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Group Relinquishes Some Control over Access to Dead Sea Scrolls

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Biblical archaeology scholars have welcomed the Israel Antiquities Authority’s decision Sunday to permit researchers to view copies of the Dead Sea Scrolls without receiving permission from the tightknit editorial team that has held exclusive control over the translation and publication of the ancient manuscripts.

But some scholars are complaining that the new policy still falls short of full disclosure.

In announcing that scholars would now be given access to photographs of the manuscripts, Professor Emanuel Tov, editor in chief of the official publication project, said the Antiquities Authority would require researchers to pledge not to publish the texts they view. This will not, however, preclude quoting “limited portions” of the documents, he said.

The copies that are being made available have been stored for safekeeping at Jerusalem’s Rockefeller Museum, Oxford University in England, the Ancient Biblical Manuscript Center in Claremont, Calif., and the Hebrew Union College-Jewish Institute of Religion in Cincinnati.

The release of these copies follows the decision in September of the Huntington Library in San Marino, Calif., to microfilm a copy of the scrolls in its possession for general circulation.

The Antiquities Authority has stressed that its ban on general publication is designed solely to protect the rights and reputations of the officially designated researchers.

Under the “publish or perish” pressures of the scholarly world, being the first to publish an edited and translated version of a text would be a major career victory.

The Antiquities Authority, which claims a copyright on the pictures of the scrolls, says a complete list of the unpublished documents will be published by the end of this year.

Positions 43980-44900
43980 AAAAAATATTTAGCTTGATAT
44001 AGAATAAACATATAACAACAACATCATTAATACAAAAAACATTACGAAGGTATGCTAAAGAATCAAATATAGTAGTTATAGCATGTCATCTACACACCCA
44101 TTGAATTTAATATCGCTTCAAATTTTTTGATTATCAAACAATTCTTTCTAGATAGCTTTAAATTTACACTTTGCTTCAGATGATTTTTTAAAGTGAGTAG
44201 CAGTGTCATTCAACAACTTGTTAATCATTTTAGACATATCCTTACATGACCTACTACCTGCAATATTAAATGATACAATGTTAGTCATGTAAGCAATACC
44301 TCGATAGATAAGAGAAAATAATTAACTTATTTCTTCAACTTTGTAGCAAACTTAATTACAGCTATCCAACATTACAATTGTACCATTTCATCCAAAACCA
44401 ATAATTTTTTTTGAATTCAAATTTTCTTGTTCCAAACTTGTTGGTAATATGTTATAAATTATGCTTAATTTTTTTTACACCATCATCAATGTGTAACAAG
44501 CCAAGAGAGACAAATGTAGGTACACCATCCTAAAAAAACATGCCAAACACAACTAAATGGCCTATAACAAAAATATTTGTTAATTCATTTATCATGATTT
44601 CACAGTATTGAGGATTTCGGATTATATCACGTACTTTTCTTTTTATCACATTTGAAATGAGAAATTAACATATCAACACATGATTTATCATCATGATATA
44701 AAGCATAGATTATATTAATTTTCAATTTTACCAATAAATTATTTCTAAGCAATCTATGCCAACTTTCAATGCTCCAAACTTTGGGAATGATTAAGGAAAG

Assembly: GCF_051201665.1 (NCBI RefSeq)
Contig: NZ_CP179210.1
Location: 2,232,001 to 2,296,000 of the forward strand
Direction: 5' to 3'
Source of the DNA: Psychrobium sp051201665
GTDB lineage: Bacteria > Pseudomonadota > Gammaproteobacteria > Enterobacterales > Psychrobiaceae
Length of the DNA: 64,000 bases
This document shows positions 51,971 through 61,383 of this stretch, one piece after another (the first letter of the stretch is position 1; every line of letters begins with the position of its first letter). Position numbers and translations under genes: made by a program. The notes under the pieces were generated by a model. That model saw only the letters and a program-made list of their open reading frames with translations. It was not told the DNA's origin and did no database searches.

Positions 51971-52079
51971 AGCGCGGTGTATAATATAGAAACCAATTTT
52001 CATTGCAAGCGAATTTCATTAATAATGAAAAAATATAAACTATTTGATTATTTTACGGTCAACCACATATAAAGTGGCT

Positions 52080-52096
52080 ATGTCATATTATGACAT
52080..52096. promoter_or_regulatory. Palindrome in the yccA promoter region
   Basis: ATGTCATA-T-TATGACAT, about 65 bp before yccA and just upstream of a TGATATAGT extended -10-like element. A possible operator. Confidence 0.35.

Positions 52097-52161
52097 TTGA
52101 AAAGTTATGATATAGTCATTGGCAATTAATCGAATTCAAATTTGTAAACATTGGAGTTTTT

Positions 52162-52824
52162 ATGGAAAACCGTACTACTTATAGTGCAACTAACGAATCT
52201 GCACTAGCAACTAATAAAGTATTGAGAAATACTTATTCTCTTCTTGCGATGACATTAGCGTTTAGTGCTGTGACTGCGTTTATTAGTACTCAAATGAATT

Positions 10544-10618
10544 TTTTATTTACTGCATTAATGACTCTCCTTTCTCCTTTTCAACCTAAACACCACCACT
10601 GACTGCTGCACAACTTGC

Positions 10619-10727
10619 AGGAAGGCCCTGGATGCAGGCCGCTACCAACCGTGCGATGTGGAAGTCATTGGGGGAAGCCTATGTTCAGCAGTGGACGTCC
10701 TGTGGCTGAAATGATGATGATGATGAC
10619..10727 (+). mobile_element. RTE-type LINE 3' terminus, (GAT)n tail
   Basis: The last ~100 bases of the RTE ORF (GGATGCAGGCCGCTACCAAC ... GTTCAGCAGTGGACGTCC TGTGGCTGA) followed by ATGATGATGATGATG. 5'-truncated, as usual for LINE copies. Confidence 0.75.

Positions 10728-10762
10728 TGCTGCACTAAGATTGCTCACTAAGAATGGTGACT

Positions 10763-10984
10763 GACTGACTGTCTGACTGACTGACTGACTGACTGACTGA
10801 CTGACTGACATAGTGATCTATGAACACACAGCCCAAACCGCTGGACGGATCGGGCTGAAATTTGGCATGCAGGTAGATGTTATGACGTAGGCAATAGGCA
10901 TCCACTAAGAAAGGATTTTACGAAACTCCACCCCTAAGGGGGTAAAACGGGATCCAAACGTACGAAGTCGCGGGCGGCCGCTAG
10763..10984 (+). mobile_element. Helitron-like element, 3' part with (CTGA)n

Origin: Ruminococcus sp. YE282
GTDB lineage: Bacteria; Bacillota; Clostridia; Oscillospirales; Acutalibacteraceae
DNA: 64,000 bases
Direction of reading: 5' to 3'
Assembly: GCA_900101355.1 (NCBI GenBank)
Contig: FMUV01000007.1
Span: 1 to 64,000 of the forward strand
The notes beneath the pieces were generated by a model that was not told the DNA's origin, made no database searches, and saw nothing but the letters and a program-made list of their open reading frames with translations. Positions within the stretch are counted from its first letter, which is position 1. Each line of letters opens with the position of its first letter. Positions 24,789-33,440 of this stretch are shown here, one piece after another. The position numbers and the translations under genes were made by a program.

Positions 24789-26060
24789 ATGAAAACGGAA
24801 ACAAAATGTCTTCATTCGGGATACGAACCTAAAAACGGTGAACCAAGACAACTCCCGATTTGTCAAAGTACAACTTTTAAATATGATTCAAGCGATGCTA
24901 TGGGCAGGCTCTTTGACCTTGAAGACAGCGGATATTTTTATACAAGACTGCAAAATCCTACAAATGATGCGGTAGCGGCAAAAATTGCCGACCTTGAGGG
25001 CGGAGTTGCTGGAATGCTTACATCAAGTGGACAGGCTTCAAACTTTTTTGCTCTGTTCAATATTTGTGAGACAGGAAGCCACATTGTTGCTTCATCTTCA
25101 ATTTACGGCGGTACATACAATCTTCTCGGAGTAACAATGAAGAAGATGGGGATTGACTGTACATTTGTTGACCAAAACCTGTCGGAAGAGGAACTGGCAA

‘CONTINUAL FOOT-DRAGGING’

Hershel Shanks, publisher of Biblical Archaeology Review, who has led the fight to open the scrolls, played down the Israeli move as “continual foot-dragging.”

Shanks is publishing what has been described as a “bootleg” text of the scrolls, compiled by computer from a concordance to the documents.

The second volume in that series will be published before the end of the year, according to Professor Ben-Zion Wacholder of HUC-JIR, who is doing the research.

“We welcome the new guidelines,” said Wacholder, who believes the Antiquities Authority’s restrictions will be ineffective.

Professor Lawrence Schiffman of New York University agreed. He said the Israeli decision, coming as it does in the wake of the unauthorized disclosures, “has effectively brought about a completely open environment.”

Schiffman said that it is a matter of ethical debate whether scholars who have been recently given texts to edit should have a chance to publish them first. But he noted that the most authoritative journal in the field, Revue de Qumran, has in the past published bootleg texts.

In Los Angeles, Dr. William Moffett, director of the Huntington Library, condemned the remaining restrictions, but lauded Michael Bar-Zohar, chairman of the Knesset Education Committee, for endorsing free and unfettered access in a meeting with Tov and others in charge of the scrolls.

“No longer can it be claimed that the Israeli government opposes free access to historical documents,” Moffett said in a statement Monday.

“No longer will conventions originating in agreements designed to block Israeli scholars from the scrolls be invoked by an Israeli agency to deny access to American-Jewish scholars and others working in this field,” he said.

At HUC-JIR, the library has not yet decided how to handle its scholarly windfall.

“It was intended to be an archive,” librarian David Gilner said of the 1,400 pieces of negative film locked in the vault of the rare book room. “We don’t have a light table to use the negatives,” he said.

(Contributing to this report were JTA correspondents Hugh Orgel in Tel Aviv and Tom Tugend in Los Angeles.)

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